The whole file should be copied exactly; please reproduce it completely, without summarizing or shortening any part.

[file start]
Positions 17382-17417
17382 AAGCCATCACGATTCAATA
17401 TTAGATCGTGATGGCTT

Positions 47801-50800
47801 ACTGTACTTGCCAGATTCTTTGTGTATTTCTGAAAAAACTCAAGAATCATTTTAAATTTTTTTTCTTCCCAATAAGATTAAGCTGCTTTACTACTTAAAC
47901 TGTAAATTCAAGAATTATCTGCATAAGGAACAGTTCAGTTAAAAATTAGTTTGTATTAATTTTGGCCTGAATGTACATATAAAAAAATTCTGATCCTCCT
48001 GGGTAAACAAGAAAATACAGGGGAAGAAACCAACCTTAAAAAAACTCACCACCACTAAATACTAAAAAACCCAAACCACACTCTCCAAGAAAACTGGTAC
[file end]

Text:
Positions 17382-17417
17382 AAGCCATCACGATTCAATA
17401 TTAGATCGTGATGGCTT

Positions 47801-50800
47801 ACTGTACTTGCCAGATTCTTTGTGTATTTCTGAAAAAACTCAAGAATCATTTTAAATTTTTTTTCTTCCCAATAAGATTAAGCTGCTTTACTACTTAAAC
47901 TGTAAATTCAAGAATTATCTGCATAAGGAACAGTTCAGTTAAAAATTAGTTTGTATTAATTTTGGCCTGAATGTACATATAAAAAAATTCTGATCCTCCT
48001 GGGTAAACAAGAAAATACAGGGGAAGAAACCAACCTTAAAAAAACTCACCACCACTAAATACTAAAAAACCCAAACCACACTCTCCAAGAAAACTGGTAC